Religious Progress - Poem by Ambrose Bierce
Professor dear, I think it queer
That all these good religions
('Twixt you and me, some two or three
Are schemes for plucking pigeons)
I mean 'tis strange that every change
Our poor minds to unfetter
Entails a new religion-true
As t' other one, and better.
From each in turn the truth we learn,
That wood or flesh or spirit
May justly boast it rules the roast
Until we cease to fear it.
Nay, once upon a time long gone
Man worshipped Cat and Lizard:
His God he'd find in any kind
Of beast, from a to izzard.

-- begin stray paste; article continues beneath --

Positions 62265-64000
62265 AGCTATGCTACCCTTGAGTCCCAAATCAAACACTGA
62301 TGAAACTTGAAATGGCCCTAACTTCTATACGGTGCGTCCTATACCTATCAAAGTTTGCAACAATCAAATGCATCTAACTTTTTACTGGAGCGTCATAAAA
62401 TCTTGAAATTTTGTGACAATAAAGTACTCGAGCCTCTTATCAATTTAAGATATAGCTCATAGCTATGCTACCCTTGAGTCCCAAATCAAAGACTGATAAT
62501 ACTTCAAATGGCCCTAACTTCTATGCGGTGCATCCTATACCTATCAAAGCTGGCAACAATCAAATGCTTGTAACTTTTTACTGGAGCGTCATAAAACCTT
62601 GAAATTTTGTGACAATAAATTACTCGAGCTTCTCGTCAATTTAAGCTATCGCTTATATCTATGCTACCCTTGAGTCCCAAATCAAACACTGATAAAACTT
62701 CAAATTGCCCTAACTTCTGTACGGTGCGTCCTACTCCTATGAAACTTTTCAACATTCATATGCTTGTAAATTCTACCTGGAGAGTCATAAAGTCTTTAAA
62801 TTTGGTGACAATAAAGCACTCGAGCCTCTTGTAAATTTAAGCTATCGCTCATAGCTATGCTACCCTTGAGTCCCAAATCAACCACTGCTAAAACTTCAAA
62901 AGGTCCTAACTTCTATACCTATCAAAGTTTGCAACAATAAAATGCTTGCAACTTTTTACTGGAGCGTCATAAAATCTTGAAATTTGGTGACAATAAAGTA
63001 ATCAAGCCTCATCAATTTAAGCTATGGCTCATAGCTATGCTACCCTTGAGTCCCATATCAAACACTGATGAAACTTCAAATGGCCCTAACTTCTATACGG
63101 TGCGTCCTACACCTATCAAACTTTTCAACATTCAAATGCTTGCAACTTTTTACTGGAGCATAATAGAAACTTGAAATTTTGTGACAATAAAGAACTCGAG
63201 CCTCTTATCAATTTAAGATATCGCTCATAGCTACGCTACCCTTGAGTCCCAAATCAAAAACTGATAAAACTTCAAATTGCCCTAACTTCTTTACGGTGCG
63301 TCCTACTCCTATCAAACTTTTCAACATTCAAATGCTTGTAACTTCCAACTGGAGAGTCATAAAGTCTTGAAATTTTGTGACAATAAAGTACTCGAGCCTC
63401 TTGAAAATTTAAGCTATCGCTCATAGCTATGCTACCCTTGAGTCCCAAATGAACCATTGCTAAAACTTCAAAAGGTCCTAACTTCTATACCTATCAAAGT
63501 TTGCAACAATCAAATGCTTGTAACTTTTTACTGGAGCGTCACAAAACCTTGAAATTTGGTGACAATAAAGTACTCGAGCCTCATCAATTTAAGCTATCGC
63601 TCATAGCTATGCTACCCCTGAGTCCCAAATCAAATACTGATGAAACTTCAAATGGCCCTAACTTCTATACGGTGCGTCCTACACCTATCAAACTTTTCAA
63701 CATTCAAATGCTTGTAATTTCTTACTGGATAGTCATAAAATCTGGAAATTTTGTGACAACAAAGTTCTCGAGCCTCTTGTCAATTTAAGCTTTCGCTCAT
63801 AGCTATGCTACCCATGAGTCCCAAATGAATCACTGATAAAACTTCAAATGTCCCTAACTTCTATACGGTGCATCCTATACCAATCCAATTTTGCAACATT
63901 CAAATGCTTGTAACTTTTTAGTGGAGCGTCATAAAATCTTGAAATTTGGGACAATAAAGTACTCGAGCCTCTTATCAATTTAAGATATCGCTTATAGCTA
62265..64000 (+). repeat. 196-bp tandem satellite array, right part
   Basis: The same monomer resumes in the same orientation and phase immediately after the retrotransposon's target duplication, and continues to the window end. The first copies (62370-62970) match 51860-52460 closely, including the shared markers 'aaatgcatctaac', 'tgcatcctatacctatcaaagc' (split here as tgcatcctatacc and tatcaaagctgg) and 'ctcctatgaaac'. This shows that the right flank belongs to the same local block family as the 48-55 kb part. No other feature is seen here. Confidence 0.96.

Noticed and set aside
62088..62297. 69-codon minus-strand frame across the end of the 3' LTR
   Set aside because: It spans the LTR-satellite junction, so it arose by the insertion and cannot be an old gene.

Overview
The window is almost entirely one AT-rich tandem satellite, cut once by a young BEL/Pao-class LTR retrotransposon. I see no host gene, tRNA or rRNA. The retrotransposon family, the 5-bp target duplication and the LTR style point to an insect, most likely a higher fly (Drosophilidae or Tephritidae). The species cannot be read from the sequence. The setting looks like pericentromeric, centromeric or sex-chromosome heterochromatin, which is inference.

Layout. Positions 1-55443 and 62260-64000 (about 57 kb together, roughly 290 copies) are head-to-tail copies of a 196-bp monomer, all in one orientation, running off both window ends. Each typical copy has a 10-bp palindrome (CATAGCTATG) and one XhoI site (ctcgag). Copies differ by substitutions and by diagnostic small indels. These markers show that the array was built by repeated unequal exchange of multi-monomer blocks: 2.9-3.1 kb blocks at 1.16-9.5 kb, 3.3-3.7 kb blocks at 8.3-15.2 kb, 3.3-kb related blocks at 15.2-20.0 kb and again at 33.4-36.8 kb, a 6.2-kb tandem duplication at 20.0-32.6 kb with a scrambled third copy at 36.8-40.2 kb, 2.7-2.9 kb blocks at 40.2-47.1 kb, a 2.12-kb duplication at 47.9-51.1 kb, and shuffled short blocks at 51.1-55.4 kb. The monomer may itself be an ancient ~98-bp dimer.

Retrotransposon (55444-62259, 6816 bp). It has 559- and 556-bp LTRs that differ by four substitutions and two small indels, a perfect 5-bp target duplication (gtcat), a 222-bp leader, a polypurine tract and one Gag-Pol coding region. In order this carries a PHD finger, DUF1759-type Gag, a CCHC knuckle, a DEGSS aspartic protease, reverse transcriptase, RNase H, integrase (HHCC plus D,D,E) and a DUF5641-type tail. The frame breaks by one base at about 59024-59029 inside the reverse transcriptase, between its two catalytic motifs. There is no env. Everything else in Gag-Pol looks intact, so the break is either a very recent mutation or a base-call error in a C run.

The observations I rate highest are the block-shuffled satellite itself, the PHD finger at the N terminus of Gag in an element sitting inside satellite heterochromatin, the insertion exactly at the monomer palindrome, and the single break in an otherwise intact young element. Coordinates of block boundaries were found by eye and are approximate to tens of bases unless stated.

When risen above his early love
Of dirt and blood and slumber,
He pulled down these vain deities,
And made one out of lumber.
'Far better that than even a cat,'
The Howisons all shouted;
'When God is wood religion's good!'
But one poor cynic doubted.
'A timber God-that's very odd!'
Said Progress, and invented
The simple plan to worship Man,
Who, kindly soul! consented.
But soon our eye we lift asky,
Our vows all unregarded,
And find (at least so says the priest)
The Truth-and Man's discarded.
Along our line of march recline
Dead gods devoid of feeling;
And thick about each sun-cracked lout
Dried Howisons are kneeling.
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